Several activists said Trump’s call to bar transgender soldiers posed dangers to the broader transgender community.
“It’s dangerous not only to our service members but to trans people across the nation, because it sends a message that we’re not equal, that we’re not good enough,” said Emma Shinn, a Denver attorney and former Marine who served six deployments, including a combat posting in Fallujah, Iraq. She transitioned to female after leaving the military in 2014.
“I’m enraged, because this puts people at risk,” agreed Terrance Kayton, 34, an Oakland activist who transitioned to male after serving in the Navy from 2001 to 2005.
Ellie Lader, an Iraq war veteran who served nine years in the Marines before her transition to female, called Trump’s proposal “mean-spirited” and unnecessary.
“Our community needs ... to fight this decision,” she said. “We have friends on active duty who are deeply concerned.”
The Pentagon announcement last summer lifting the ban on transgender men and women serving openly in the military was part of the Obama administration’s “Force of the Future” initiative, which aimed at making the the straight-laced, male-dominated U.S. military more inclusive. In 2015, the administration opened all combat positions to women and in 2016 appointed the first openly gay secretary of the Army, Eric K. Fanning.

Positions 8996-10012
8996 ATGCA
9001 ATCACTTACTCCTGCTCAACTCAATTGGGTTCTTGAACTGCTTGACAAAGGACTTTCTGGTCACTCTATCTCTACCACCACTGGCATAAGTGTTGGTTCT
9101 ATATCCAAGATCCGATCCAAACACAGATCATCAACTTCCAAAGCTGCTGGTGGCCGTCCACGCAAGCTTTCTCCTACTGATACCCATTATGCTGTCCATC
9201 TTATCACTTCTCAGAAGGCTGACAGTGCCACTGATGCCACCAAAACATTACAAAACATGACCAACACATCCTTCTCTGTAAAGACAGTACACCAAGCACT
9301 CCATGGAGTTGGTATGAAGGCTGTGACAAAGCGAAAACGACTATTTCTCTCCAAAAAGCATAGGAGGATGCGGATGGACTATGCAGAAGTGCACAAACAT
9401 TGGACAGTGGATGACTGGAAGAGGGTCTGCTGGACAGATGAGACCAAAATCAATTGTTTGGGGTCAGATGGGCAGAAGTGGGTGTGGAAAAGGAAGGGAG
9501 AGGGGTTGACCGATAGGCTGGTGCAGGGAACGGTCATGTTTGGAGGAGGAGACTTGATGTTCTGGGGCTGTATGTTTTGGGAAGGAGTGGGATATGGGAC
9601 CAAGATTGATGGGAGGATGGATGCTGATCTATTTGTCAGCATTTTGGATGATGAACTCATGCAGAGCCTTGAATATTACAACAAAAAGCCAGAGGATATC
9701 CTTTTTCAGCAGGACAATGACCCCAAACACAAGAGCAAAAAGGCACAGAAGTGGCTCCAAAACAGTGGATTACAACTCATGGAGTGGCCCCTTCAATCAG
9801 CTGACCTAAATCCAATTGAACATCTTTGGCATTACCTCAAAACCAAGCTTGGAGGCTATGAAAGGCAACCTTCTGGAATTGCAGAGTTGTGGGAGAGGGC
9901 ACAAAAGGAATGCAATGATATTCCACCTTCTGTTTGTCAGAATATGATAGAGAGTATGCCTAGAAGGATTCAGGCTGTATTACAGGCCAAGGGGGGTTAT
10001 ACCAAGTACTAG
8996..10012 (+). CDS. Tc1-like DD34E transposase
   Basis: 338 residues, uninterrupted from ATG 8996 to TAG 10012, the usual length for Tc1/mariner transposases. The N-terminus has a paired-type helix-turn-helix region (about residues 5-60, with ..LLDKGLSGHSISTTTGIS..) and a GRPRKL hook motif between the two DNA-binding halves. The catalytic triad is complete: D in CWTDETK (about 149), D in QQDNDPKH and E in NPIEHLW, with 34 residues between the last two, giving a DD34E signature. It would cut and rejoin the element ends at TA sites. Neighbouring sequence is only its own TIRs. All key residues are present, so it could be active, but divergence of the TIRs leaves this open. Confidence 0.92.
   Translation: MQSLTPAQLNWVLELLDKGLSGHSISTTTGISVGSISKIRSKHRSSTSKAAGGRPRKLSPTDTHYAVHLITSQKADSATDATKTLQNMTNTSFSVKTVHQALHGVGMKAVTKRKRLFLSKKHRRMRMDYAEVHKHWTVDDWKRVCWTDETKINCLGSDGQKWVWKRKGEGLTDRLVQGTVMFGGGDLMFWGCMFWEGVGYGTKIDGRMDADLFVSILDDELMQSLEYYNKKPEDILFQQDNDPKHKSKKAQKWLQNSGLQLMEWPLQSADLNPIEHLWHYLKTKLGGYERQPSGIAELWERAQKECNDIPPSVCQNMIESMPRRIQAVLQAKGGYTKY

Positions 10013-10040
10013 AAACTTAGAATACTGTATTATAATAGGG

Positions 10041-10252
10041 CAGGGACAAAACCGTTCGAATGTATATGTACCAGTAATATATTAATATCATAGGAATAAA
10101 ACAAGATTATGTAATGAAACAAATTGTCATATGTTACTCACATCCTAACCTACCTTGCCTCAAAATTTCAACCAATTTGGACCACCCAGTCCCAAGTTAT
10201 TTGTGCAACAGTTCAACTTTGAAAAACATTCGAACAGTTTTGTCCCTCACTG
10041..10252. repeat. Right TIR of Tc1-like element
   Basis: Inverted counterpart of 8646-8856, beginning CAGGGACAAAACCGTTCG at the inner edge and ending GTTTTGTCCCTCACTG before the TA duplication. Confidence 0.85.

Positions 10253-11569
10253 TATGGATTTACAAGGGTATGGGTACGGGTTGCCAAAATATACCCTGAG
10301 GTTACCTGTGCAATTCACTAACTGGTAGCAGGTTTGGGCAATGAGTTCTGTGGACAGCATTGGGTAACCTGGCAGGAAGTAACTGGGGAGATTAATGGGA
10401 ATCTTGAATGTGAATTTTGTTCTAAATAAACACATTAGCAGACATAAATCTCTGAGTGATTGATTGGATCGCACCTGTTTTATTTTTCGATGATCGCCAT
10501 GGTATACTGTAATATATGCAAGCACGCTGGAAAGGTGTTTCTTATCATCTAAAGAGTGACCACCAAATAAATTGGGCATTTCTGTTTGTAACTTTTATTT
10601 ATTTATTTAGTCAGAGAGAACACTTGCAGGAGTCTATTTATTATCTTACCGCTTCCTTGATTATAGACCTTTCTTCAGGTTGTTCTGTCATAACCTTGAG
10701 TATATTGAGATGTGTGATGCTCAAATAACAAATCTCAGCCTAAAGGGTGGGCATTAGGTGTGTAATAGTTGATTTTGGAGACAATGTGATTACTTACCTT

The Obama plan allowed transgender service members currently on duty to immediately serve openly. Armed services had to come up with medical and training plans and were given until July 1, 2017, for full implementation, until Mattis pushed that date back.
The Pentagon has not had a precise count of how many transgender people are in the services because they faced discharge if they revealed their identities.
The study, commissioned by the Pentagon, estimated that between 29 and 129 transition-related treatments could be initiated by transgender service members.
As a result, U.S. military healthcare costs are expected to increase by between $2.4 million to $8.4 million.
Gender reassignment surgery and other treatment deemed medically necessary by a physician was to be covered.
Under the old rule, the Pentagon banned transgender troops from openly serving. If they revealed their transgender identity, they could be kicked out or denied reenlistment.
Times staff writer Matt Pearce in Los Angeles contributed to this report.